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Brits abandon Merlot in favour of Beaujolais

Merlot sales have tanked at bars and restaurants across the UK amid rising demand for lighter styles of red wine, according to a new report.

It is now 20 years since Paul Giamatti’s character delivered a major blow to Merlot producers in the Oscar-winning comedy Sideways.

‘No, if anyone orders Merlot, I’m leaving,’ screamed an apoplectic Miles. ‘I am not drinking any ****ing Merlot.’

Stats from Sonoma State University showed that Merlot sales in the American market fell by 2% in the aftermath of the movie’s release.

That trend has finally travelled across the Atlantic Ocean, as new data from CGA shows that Brits have now fallen out of love with the grape variety too.

Merlot’s share of the premium wine market in UK bars and restaurants has decreased by more than 2% since 2019. No other major grape variety has suffered such a sharp decline in its market share, according to analysts at CGA.

Meanwhile, Beaujolais sales are going through the roof as Brits seek out lighter styles of red wine. Gamay sales are up by 35% since 2019 at high-end bars, hotels and restaurants, according to the report, which was compiled by wine supplier Liberty Wines.

‘This popularity reflects a change in taste, with customers preferring lighter styles of red wine,’ concluded the report. ‘It is also likely that rising Burgundy prices have led consumers to embrace the quality and value that Beaujolais offers.’

Nebbiolo, Corvina and Barbera are the other red wine varieties that have surged in popularity since 2019, according to CGA.

Riesling, Semillon, Viognier and Grüner Veltliner have all seen strong growth too, while Sauvignon Blanc and Chenin Blanc have declined.

Discerning wine drinkers are seeking out more esoteric wines when they visit high-quality restaurants and bars, according to CGA. That has caused sales of wines from Italy and Portugal to spike, while France, Australia, South Africa and Spain have all suffered declines.

When we analyse the broader market, total wine sales are down by 19% since 2019 in the UK ‘on-trade’ – a term used to cover out-of-home consumption at bars, pubs, restaurants and hotels.

‘Inflation has reached levels not seen since the 1980s, economic growth and confidence have dissolved, skilled staff remain in very short supply, train strikes are ongoing and wine duty has significantly risen,’ said Liberty Wines CEO Tom Platt.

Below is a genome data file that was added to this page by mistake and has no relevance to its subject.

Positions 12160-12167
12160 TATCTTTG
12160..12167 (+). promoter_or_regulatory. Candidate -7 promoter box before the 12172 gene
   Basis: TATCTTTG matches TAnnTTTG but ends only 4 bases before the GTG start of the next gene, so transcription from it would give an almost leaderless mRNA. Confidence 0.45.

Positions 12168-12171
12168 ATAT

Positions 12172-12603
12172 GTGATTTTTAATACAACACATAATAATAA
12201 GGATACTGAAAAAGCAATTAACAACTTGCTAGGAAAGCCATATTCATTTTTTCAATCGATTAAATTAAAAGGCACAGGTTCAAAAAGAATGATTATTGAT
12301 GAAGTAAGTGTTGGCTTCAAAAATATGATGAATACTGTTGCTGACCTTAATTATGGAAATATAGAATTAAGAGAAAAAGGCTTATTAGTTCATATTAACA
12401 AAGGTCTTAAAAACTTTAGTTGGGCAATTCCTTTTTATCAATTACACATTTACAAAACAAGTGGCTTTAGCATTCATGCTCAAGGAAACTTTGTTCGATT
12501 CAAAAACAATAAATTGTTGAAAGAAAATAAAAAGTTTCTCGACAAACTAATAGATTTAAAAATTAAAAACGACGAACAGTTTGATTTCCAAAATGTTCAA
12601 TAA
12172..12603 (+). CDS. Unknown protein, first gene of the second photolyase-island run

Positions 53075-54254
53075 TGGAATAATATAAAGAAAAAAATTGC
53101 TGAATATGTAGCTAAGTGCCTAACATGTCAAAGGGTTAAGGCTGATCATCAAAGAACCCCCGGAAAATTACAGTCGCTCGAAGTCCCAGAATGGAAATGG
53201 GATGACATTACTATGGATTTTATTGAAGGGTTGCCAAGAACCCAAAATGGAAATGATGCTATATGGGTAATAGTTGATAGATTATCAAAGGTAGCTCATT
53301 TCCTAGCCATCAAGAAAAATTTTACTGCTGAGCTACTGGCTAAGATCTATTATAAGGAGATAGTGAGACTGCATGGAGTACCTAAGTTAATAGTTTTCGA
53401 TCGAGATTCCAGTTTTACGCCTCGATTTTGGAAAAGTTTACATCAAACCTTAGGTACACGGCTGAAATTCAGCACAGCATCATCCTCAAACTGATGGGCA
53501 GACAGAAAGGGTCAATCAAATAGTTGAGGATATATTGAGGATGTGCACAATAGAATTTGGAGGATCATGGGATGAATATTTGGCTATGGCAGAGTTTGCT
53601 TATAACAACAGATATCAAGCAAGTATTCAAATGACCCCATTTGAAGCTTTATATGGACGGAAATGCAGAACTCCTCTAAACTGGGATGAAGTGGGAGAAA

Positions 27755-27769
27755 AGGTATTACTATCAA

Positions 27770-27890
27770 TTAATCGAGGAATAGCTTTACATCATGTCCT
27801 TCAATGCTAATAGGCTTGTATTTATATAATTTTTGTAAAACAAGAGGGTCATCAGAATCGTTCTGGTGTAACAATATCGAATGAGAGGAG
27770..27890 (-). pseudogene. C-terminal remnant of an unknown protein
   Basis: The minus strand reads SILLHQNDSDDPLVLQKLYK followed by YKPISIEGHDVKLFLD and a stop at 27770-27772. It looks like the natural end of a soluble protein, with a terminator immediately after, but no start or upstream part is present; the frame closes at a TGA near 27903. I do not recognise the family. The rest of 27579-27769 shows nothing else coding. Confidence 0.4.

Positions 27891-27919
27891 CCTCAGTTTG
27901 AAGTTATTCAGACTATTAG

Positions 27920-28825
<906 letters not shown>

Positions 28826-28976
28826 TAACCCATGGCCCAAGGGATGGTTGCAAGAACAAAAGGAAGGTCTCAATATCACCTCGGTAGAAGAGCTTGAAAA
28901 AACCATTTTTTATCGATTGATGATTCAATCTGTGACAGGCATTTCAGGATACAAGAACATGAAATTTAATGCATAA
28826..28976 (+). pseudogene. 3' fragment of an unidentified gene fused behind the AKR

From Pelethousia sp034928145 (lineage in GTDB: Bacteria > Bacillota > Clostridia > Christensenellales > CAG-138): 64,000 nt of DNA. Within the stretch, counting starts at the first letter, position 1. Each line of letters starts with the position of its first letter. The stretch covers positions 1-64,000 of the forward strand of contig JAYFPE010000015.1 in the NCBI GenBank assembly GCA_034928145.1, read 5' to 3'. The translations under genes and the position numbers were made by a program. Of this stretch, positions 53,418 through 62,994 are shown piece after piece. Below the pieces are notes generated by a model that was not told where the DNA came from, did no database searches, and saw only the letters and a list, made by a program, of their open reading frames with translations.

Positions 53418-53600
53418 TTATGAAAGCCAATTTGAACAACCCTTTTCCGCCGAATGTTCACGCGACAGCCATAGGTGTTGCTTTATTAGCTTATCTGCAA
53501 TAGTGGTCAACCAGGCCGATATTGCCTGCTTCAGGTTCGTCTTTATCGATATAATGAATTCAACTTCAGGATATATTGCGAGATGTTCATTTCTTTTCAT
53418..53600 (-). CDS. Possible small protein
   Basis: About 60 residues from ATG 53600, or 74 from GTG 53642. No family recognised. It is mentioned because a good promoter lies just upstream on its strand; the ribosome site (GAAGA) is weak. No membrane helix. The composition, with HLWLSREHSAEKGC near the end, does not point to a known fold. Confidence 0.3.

The cost-of-living crisis has caused Brits to spend less time in bars and pubs. This trend has been exacerbated by a shift to more people working from home.

Wine sales at pubs and bars have fallen sharply, but sales in restaurants and hotels have now exceeded pre-pandemic levels, according to CGA.

Supermarkets and specialist wine stores have also been major beneficiaries of the changing consumer landscape. They now enjoy a record share of the UK wine market, as cash-strapped Brits prefer to drink at home.

Total out-of-home red wine sales have fallen by 26% since 2019, compared to a 14% decline for white wine and a 15% increase for rosé.

If we examine the ‘premium’ market, which CGA defines as the top 5% of UK bars, hotels and restaurants, some interesting trends emerge.

Champagne has emerged triumphant since lockdown restrictions were lifted, with sales vastly exceeding pre-pandemic levels at these luxurious establishments. Yet Prosecco has fallen out of favour, with its share of the premium market falling by 15% since 2019.

Platt at Liberty Wines believes this ‘premium’ segment of the market is poised to outperform in the years ahead. ‘It continues to sell higher-quality wine successfully, increasing per bottle spend by delivering an experience that offers genuine value,’ he said. ‘Because consumers remain willing to spend and explore, even in a difficult market, opportunities still exist to grow wine sales.’


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